DP-OPT: Make Large Language Model Your Privacy-Preserving Prompt Engineer


Large Language Models (LLMs) have emerged as dominant tools for various tasks, particularly when tailored for a specific target by prompt tuning. Nevertheless, concerns surrounding data privacy present obstacles due to the tuned prompts' dependency on sensitive private information. A practical solution is to host a local LLM and optimize a soft prompt privately using data. Yet, hosting a local model becomes problematic when model ownership is protected. Alternative methods, like sending data to the model’s provider for training, intensify these privacy issues facing an untrusted provider. In this paper, we present a novel solution called Differentially-Private Offsite Prompt Tuning (DP-OPT) to address this challenge. Our approach involves tuning a discrete prompt on the client side and then applying it to the desired cloud models. We demonstrate that prompts suggested by LLMs themselves can be transferred without compromising performance significantly. To ensure that the prompts do not leak private information, we introduce the first private prompt generation mechanism, by a differentially-private (DP) ensemble of in-context learning with private demonstrations. With DP-OPT, generating privacy-preserving prompts by Vicuna-7b can yield competitive performance compared to non-private in-context learning on GPT3.5 or local private prompt tuning. Codes are available at GitHub.

In The Twelfth International Conference on Learning Representations

Background: Data-driven Prompt Tuning and Privacy Risks

Manual prompt engineering has achieved impressive performance. However, it often requires domain knowledge and human efforts in prompt designing (e.g., law, healthcare, art). Therefore, data-driven prompt tuning was proposed to automate the process.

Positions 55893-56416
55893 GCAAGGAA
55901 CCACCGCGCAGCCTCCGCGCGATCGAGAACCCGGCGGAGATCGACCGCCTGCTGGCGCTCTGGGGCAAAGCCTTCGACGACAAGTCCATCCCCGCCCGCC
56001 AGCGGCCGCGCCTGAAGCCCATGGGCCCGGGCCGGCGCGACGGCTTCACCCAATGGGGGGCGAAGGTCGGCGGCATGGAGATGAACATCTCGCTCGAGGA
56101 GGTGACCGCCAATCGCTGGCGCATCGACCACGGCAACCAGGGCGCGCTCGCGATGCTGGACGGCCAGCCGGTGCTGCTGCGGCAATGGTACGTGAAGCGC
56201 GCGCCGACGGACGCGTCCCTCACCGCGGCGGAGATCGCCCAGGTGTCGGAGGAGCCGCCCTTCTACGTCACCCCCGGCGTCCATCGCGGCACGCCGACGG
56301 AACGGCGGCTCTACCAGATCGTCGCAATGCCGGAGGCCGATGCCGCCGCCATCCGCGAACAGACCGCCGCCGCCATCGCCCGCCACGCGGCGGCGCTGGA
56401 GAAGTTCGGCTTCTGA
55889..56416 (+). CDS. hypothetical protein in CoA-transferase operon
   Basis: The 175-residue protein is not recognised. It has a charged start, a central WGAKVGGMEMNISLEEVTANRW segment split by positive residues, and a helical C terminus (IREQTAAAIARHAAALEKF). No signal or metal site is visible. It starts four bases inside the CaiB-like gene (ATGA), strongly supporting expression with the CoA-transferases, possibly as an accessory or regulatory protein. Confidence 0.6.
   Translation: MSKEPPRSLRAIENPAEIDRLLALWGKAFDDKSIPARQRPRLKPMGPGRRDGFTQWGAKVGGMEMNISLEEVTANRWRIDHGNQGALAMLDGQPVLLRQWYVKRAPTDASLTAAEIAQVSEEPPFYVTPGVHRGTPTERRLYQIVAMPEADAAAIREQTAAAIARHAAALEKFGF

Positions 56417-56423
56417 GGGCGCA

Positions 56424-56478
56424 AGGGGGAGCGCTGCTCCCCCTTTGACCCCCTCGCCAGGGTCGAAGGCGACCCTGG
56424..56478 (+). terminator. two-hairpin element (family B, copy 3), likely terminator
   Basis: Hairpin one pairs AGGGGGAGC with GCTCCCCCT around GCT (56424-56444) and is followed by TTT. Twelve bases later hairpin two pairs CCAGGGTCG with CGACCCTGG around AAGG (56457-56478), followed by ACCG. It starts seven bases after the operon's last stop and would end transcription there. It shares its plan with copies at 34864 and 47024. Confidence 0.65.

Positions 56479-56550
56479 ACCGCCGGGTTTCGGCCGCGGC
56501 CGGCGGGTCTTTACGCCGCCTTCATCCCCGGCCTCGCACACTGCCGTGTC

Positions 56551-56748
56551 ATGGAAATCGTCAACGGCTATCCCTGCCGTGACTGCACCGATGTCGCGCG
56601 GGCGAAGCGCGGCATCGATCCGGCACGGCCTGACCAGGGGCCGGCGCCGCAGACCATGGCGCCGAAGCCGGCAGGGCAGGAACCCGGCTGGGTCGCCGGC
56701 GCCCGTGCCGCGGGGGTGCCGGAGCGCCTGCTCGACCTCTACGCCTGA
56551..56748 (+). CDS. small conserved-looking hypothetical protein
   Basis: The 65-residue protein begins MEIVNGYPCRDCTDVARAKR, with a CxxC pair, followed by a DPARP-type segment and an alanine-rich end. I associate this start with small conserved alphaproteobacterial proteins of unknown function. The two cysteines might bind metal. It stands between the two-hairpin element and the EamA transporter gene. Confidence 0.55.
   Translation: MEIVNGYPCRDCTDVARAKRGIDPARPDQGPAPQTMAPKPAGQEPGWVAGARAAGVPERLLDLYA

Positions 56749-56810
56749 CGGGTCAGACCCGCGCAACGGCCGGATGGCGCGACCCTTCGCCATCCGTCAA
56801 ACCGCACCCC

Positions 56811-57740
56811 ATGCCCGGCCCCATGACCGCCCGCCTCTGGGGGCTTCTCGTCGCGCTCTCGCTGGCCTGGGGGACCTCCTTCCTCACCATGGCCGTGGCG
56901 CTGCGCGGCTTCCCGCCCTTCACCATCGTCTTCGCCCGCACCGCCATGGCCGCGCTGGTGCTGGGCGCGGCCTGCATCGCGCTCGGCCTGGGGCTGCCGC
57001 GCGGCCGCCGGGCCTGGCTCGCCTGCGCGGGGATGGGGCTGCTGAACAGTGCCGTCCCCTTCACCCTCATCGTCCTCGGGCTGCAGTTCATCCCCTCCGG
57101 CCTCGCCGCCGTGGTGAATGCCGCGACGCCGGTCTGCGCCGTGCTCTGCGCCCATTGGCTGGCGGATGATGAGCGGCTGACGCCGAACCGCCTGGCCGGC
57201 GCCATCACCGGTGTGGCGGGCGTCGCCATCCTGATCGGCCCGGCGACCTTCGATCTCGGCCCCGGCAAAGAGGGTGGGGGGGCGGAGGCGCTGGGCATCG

Fig: Data-driven prompt tuning.

Due to the convenience and high performance of cloud models, it is a common interest for a client to tune a prompt that can be served on the cloud. We assume that a client has a set of data $D$ that will be used for prompt tuning but has strict constraints on the data usage as follows.

  • Data confidentiality: The client data cannot be shared with the cloud-model vendor.
  • Information privacy: The tuned prompt should not leak private information about the client data, including but not limited to enclosing private contents, and inferrable private information.
  • Model ownership: On the cloud, model ownership could be a concern and therefore parameters should not be shared with the client.

Threat Model. We assume an adversary on the cloud-model vendor side which aims to gain private information (e.g., membership information) from the private dataset stored in the client device. The adversary can only get a tuned prompt provided by the client but can leverage any available LLMs for attacking. The real-world consequence of privacy leakage through released prompts could result in violation of privacy regulation, e.g., GDPR. Concretely, private identifiable information (e.g., names) could be exposed in prompts.

Main Idea. To preserve the data confidentiality and privacy, we propose Differentially-Private Offsite Prompt Tuning (DP-OPT) which isolates the prompt tuning and data from the cloud model. The general idea of DP-OPT includes two steps:

  1. Private Prompt Engineering: Engineer a private prompt $\pi$ by fully localized model and datasets, i.e., $\pi\sim \operatorname{DP-OPT}(D, p_{\text{LM}}^t(\cdot))$;
  2. Prompt Transfer: Deploy prompts on cloud model for public inference, i.e., $y \leftarrow p_{\text{cloud-LM}}^t(y | F(x, \pi))$, where $F()$ is a forward template.

To achieve the goal, the two major technical challenges are: (1) How to engineer a model-transferable prompt? (2) How to guarantee that the prompts do not leak private information? We will answer the two questions sequentially in the following two sections.

LLM Can Engineer Transferrable Prompts But Leaks Private Information